Researchers discover a rare case of internal differences between the sexes of one fish genus

July 21, 2014 by Hayley Dunning, Natural History Museum
Size difference in the swimbladder (green) of the male (top) and female (bottom) of Psilorhynchus.

A team of scientists, including Museum fish researcher Dr Ralf Britz, have discovered that in one genus of fish the swimbladder, the organ used for buoyancy in water, is greatly enlarged in the males.

The larger swimbladder in males can be up to 98 times greater in volume, and is accompanied by a strange, unidentified organ that the females lack altogether.

Most differences between males and females of the same species of animal are external, such as body size or elaborate colouring. Apart from the gonads, there are few examples of organs inside the body being different.

Staying afloat

Members of Psilorhynchus, the genus of fish studied, are commonly known as South Asian torrent minnows, because they live in fast-flowing water.

The swimbladder is normally used to keep fish buoyant, but in fast-flowing water a buoyant could easily be swept away in the currents, so that fishes in this habitat usually have very small or absent swimbladders.

The male Psilorhynchus however doesn't have a problem in the water despite his larger swimbladder. Dr Britz and colleagues think this may be because the male has larger bones and muscles, adding weight to the body and offsetting the greater buoyancy.

Making noise

The different bone and muscle composition may also help explain what the mystery organ is for. Sitting on top of the swimbladder is a unique tuning-fork shaped organ made of dense connective tissue.

Changes in the muscles and skeleton surrounding the swimbladder in other similar fishes are often associated with sound production. Although the tuning-fork organ is unique among fishes, together with the modified skeleton and muscle, it may have a similar function.

'We think that the modified muscle is a drumming , using the enlarged bone to drum against the swimbladder like a drumstick,' said Dr Britz.

The fast-flowing that Psilorhynchus lives in is a very noisy environment, and this may explain why the males make such an effort to produce a sound that could be difficult to hear.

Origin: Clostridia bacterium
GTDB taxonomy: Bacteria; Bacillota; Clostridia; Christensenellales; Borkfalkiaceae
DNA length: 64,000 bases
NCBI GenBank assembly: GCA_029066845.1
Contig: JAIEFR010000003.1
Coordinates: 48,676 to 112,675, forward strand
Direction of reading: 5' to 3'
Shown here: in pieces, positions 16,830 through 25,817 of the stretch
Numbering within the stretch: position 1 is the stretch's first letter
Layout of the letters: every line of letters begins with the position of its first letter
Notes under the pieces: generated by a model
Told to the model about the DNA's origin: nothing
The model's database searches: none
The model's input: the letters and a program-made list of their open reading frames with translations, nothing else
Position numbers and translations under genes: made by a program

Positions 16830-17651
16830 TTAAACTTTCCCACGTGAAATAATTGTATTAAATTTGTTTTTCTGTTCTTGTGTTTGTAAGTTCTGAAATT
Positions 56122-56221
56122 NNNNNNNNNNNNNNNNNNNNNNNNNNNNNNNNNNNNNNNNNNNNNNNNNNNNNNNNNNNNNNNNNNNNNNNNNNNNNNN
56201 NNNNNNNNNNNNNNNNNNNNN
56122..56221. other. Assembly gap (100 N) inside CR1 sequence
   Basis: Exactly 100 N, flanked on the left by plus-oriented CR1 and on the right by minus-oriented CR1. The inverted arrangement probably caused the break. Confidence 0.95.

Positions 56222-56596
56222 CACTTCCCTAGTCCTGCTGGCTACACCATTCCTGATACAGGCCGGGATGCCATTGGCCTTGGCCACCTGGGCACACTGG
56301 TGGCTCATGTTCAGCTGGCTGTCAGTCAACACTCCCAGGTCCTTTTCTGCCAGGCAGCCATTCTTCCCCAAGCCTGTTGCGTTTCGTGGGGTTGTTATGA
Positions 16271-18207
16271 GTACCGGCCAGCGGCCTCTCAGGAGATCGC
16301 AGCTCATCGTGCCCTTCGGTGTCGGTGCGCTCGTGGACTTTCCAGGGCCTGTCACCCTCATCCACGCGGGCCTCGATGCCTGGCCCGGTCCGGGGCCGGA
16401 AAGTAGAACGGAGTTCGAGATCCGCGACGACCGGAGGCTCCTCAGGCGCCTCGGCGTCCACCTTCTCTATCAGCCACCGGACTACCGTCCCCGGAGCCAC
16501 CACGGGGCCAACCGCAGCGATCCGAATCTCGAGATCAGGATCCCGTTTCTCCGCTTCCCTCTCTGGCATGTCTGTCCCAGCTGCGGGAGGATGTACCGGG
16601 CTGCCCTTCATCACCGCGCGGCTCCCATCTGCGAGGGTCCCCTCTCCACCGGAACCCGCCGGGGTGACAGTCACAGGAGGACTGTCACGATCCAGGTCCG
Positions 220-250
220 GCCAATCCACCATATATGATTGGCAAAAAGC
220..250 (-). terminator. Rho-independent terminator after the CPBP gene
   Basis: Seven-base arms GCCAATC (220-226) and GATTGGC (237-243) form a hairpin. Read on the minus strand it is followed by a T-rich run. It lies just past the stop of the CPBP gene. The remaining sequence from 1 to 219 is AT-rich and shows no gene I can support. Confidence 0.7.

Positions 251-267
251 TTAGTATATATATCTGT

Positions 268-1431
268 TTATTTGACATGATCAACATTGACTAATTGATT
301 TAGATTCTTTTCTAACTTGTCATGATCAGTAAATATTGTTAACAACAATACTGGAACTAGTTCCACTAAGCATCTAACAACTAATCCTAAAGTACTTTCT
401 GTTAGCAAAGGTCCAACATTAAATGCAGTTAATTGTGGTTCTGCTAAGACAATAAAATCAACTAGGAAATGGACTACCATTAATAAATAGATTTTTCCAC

Surprising discovery

The genus Psilorhynchus has been known for 170 years, but it was only when lead author Dr Kevin Conway studied its internal anatomy that the enlarged swimbladder was discovered. It was analysed in detail in collaboration with Dr Britz and Dr Dustin Siegel. The enlarged swimbladder in occurs in all but one of the species in the genus.

'Our study nicely demonstrates that there still are scientific mysteries remaining to be discovered, one just needs to look,' said Dr Britz.

Explore further: New miniature fish discovered

Related Stories

New miniature fish discovered

July 3, 2014

A newly discovered fish species measuring up to 15.4mm long has added to the global diversity of 'miniature' fish.

Blue-bellied fish is a surprise catch

March 28, 2013

It is only 7mm longer than the world's smallest fish, and seems to only appear at night, but the bright blue belly of a tiny Amazonian fish caught the eye of a team of scientists who spotted it was a new species and genus.

Dracula minnow has teeth, almost

March 11, 2009

A new species of tiny fish with jaw structures that look like huge teeth has been identified, Natural History Museum scientists report in the Proceedings of the Royal Society journal today.

Sharksucker fish's strange disc explained

January 28, 2013

There's an old legend about a fish that attaches itself to ships and has powers to slow them down. The powers may be mythical but the fish is real. 

Recommended for you

Circadian regulation in the honey bee brain

January 17, 2018

Circadian clocks regulate the behaviour of all living things. Scientists from the University of Würzburg have now taken a closer look at the clock's anatomical structures and molecular processes in the honeybee.

Quick quick slow is no-go in crab courtship dance

January 16, 2018

Female fiddler crabs are sensitive to changes in the speed of a male's courtship display, significantly preferring displays that accelerate to those that are performed at a constant speed or slow down.


Please sign in to add a comment. Registration is free, and takes less than a minute. Read more

Click here to reset your password.
Sign in to get notified via email when new comments are made.